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Serenade (1956 film)

From Wikipedia, the free encyclopedia

Original movie poster
Directed byAnthony Mann
Written byIvan Goff
Ben Roberts
John Twist
James M. Cain (novel)
Produced byHenry Blanke
StarringMario Lanza
Joan Fontaine
Sara Montiel
Vincent Price
Joseph Calleia
Vince Edwards
Harry Bellaver
CinematographyJ. Peverell Marley
Edited byWilliam H. Ziegler
Music byNicholas Brodszky
Distributed byWarner Bros.
Release date
  • March 23, 1956 (1956-03-23)
Running time
121 minutes
CountryUnited States
Box office$1,585,000 (US)[1]

Serenade is a 1956 film directed by Anthony Mann and starring tenor Mario Lanza, Joan Fontaine, Sara Montiel (billed as Sarita Montiel), and Vincent Price. Based on the 1937 novel Serenade by James M. Cain, the film was a Warner Bros. release, Lanza's fifth film, and his first on-screen appearance in four years.


Serenade tells the story of poor vineyard worker Damon Vincenti (Mario Lanza), who becomes an operatic tenor, and is involved with two women — one a high society hostess, Kendall Hale (Joan Fontaine), the other a Mexican bullfighter's daughter, Juana Montes (Sara Montiel). The tenor has a breakdown because of his unrequited love for the society woman, but finds love (and a happy ending) with the Mexican girl. Highly melodramatic, the film features a great deal of operatic music, all of it sung by Lanza. Of note are the Act III Monologue from Verdi's Otello and an extract from the duet "Dio ti giocondi" from the same opera featuring Metropolitan Opera soprano Licia Albanese.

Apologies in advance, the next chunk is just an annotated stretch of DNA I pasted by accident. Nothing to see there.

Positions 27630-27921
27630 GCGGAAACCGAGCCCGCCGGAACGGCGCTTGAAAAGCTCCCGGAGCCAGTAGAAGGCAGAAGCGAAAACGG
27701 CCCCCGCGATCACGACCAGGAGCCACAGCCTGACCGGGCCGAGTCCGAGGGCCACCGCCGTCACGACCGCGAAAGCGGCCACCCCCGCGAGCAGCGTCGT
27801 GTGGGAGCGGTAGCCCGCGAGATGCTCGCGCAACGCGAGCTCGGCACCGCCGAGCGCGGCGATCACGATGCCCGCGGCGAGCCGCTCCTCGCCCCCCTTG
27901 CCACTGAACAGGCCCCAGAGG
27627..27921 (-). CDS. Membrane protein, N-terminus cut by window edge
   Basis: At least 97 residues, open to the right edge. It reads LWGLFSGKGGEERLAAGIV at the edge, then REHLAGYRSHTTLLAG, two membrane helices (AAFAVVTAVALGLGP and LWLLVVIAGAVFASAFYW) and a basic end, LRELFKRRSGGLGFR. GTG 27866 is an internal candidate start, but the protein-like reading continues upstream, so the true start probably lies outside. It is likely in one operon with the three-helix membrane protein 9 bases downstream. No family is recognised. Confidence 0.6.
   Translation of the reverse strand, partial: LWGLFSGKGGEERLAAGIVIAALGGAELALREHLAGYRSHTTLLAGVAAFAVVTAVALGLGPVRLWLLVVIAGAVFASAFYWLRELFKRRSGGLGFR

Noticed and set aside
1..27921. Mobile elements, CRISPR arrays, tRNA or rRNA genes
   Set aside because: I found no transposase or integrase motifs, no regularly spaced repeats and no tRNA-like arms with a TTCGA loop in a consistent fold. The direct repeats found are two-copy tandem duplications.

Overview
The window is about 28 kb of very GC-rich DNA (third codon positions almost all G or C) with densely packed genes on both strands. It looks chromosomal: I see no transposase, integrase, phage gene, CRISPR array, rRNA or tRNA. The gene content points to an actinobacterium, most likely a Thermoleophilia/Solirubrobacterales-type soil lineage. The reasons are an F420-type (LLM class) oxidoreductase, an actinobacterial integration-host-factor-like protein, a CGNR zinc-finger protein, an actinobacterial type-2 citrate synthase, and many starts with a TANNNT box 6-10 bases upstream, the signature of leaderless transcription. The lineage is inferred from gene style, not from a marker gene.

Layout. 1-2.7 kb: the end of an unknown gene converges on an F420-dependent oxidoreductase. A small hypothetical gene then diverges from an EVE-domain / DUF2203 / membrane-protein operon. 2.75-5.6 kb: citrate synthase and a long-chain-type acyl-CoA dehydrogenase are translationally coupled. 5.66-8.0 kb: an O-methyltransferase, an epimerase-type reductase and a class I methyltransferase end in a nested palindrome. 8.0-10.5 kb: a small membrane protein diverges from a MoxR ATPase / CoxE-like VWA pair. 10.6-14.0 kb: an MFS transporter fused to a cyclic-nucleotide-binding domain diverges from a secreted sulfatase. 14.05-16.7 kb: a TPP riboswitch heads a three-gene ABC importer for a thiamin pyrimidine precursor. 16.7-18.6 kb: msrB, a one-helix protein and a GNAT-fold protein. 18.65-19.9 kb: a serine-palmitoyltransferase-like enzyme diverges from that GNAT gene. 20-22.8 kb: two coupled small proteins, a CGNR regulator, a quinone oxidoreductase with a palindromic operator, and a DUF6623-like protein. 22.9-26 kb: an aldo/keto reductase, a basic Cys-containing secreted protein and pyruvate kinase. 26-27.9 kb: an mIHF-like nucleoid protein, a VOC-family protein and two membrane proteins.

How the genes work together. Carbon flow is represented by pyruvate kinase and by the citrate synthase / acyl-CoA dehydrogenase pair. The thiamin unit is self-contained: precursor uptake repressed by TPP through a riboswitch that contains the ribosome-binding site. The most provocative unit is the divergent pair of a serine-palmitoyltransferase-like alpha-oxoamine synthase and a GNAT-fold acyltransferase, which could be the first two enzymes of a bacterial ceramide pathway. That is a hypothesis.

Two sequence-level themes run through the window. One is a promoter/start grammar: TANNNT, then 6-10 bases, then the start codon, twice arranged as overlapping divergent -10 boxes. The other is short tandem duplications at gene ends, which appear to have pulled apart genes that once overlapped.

Differences from the source novel

The movie differs greatly from the James M. Cain source novel. In the book, the male protagonist is John Howard Sharp, a professional opera singer who has lost his voice and fled the United States to Mexico in a crisis of confidence after being sexually wooed (not unsuccessfully, though details are vague) by a male socialite and impresario. Juana Montes is a Mexican prostitute who sees Sharp as gay and therefore a trouble-free partner to open a brothel with. But after having sex in a deserted church with Juana, Sharp recovers his voice and his preferred sexual identity. The two lovers come into conflict with the local police and flee to Los Angeles, where Sharp reestablishes his singing career, more successful than ever. But once they move to New York, the singer must struggle against the renewed blandishments of the gay impresario, whom Juana eventually murders with a torero's sword. As none of this material could be considered suitable for an American movie in 1956, the story's male impresario becomes female instead and the Mexican prostitute becomes a Mexican bullfighter's daughter.


Film rights to the novel were bought in 1946 by the production company of Michael Curtiz.[2]


Reviewing the film in The New York Times, A. H. Weiler wrote that Lanza, "who was never in better voice, makes this a full and sometimes impressive musical entertainment."[3]

The film made a purported loss of $695,000.

See also


  • Cesari, Armando. Mario Lanza: An American Tragedy. (Fort Worth: Baskerville 2004)


  1. ^ 'The Top Box-Office Hits of 1956', Variety Weekly, January 2, 1957
  2. ^ "2 FILMS ASSIGNED TO MICHAEL CURTIZ: Head of New Production Unit for Warners Adds 'Serenade' and 'Winter Kill' to Schedule Of Local Origin". New York Times. Oct 28, 1946. p. 32.
  3. ^ Weiler, A. H. (March 23, 1956). "Movie Review – Screen: Lanza Is Back; Appears in 'Serenade' at the Music Hall". The New York Times.

External links

This page was last edited on 9 December 2021, at 18:55
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